When you look up on the internet “Mid Century Modern Architecture” what do you see? You may find yourself browsing through photos of floor to ceiling glass windows, flat roofs and houses that are very low to the ground. This architecture is very US based and has come straight from the balmy grasp of Palm Springs, California. But what does it look like in Australia?
History of Mid Century Modern Architecture
Mid Century Modern Architecture originated post-war, specifically in the 50s and 60s. The baby boom led to a housing boom, and houses popped up left, right and centre.
Two architects that played their cards right in this era of architecture were Harry Seidler and Robin Boyd, both making a significant impact on Australia’s architectural history. Seidler was the mind behind many gorgeous buildings including the famous Rose Seidler house. The heritage listed, now museum, was originally designed by Seidler for his parents, Max and Rose. This two-storey, 12 room house showcases a full view of the outside from every room, bar the bathroom. Seidler’s intention was to bring the outside inside – a very mid century modern move.
Another building that showcases natural light is Boyd’s Featherston House in Victoria. Boyd designed Featherston House to push the boundaries of classical architecture. The indoor garden, floating platforms and transparent roof is experimental and fresh. Boyd’s design choices set modern architecture in Australia into gear.
Characteristics of Mid Century Modern Architecture
Unlike the flat roofs displayed atop the Palm Springs houses in sunny California, houses in Queensland needs to be rain ready. Although Australia’s modern movement strayed from the flat roof, architects designed shallow pitch roofs, which are not too far from flat.
Many houses in Queensland follow a set of rules. The windows have to be in the middle of the room, and each room must have a different purpose. However, post-war modern houses reject these rules and follow their own destiny. When walking into one of these modern homes, you will notice the flow of the spaces. The inside holds a very strong connection with the outside and surrounding environment.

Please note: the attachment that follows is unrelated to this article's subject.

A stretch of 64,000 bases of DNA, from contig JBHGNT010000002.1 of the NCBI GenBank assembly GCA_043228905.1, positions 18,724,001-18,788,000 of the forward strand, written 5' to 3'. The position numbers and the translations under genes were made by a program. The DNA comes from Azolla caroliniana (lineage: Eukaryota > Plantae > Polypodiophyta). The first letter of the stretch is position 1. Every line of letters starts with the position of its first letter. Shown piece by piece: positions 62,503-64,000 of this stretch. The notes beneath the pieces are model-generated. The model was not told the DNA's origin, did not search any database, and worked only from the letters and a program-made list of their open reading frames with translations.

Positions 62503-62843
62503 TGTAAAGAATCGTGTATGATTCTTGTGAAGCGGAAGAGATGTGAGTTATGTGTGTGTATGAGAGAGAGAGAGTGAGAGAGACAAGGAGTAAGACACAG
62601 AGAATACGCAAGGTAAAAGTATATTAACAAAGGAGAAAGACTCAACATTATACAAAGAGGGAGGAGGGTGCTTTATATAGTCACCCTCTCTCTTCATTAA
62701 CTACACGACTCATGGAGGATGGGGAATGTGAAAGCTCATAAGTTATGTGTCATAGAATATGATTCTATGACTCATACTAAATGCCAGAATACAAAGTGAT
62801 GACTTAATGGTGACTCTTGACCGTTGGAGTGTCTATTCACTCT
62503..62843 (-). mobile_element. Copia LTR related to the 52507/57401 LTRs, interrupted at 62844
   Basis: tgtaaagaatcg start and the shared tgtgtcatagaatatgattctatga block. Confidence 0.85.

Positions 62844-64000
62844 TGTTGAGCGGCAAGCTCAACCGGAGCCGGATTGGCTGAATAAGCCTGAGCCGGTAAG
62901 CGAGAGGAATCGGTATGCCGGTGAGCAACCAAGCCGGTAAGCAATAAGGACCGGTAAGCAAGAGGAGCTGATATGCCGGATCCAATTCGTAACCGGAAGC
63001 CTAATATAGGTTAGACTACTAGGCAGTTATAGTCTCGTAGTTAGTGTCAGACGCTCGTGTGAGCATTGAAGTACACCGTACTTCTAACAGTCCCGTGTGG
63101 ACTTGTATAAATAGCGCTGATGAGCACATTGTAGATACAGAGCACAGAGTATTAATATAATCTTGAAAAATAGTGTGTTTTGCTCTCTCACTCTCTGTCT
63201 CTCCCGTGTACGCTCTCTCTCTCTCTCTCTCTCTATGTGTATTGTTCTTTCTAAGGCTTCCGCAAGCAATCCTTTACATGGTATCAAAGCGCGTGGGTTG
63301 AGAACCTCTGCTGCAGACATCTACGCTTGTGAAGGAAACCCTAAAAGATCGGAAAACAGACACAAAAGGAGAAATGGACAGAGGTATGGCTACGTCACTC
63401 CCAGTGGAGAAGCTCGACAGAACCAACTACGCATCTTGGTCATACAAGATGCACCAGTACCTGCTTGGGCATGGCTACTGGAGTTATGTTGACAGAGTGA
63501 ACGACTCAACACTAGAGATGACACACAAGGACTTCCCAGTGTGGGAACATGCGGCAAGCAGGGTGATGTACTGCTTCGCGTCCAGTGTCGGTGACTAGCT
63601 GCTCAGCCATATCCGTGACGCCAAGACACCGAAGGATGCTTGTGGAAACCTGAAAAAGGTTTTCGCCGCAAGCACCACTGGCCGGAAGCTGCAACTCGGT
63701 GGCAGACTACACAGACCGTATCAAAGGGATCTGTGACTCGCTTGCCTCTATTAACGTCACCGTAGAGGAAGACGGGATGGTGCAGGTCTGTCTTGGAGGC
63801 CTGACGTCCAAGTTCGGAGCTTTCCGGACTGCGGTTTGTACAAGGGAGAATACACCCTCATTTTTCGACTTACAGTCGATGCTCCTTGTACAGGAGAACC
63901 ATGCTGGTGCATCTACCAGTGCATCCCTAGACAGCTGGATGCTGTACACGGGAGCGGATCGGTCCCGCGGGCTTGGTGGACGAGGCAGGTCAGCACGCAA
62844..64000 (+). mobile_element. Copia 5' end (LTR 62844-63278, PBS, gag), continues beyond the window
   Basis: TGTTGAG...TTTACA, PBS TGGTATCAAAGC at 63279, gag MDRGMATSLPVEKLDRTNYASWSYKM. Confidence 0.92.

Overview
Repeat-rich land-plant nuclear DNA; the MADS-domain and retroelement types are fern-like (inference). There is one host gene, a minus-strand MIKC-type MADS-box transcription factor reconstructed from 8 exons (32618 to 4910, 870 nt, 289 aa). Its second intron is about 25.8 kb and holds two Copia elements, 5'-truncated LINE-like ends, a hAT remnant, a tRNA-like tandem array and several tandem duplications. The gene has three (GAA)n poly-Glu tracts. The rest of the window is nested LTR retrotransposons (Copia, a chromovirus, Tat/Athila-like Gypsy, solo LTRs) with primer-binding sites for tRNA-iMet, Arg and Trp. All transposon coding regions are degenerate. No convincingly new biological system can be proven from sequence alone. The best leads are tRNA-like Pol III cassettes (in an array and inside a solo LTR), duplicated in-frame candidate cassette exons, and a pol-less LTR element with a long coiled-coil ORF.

One of the aspects that give modern architecture away at first glance is the materials and the way that they are expressed. Glass is used widely in the lore of modern architecture. Glass assists with the flowing state of these post-war buildings, helping the outside to come inside. This move is seen in the ceiling to floor glass windows and doors.
Steel, concrete and wood also make their mark in many contemporary homes. Steel columns and exposed concrete add value to the overall aesthetics of the home. Wood is kept as natural as possible and is stained rather than painted.
The post-war era was an extremely optimistic time and these feelings are reflected in the exterior of the home. Many houses that were built in the 50s and 60s showcase bright colours to signify the optimism of freedom.
Post-War, Modern Mid Century Architecture within Queensland
In Queensland, the most common house is a Queenslander. Funny that! However, not all of these houses truly fit into the classical rules of Queenslander architecture. Read this blog to find our more about the classical architecture of Queenslanders. The 1920’s and 1930’s saw many Queenslanders popping up around the suburbs of Brisbane and beyond. Post-war Queenslanders, built in the 50’s and 60’s, have slightly different characteristics to the classical architecture of the 20’s and 30’s.
A Queenslander that has been designed and built with windows in the corners of the room, rather than in the middle has most likely been built post-war. Windows in the middle of a room is a very common characteristic of classical architecture, so if this is not the case, you will get an idea of when the house was actually built.
Queenslanders showcase beautiful timber balustrades to match the details and materials of the rest of the house. So, if a house has welded, steel balustrades instead of timber, yet another classical rule is broken, and the house was most likely built post-war.
Another aspect that differentiates a classically designed Queenslander to a post-war Queenslander is the flooring. Classical architecture in Queenslanders features timber walls, floors, you name it. However, in some Queenslanders the flooring is terrazzo. This is a post-war twist on a classic Queenslander.
A classic Queenslander design is seen in the tin, steep pitched roofs. However, some Queenslanders sport a tiled roof, which is a nod to modernism.
Where’s the Mid Century Modern architecture in your suburb? Are you living in one? Now you know that aspects of this post-war architecture, it will be impossible not to spot.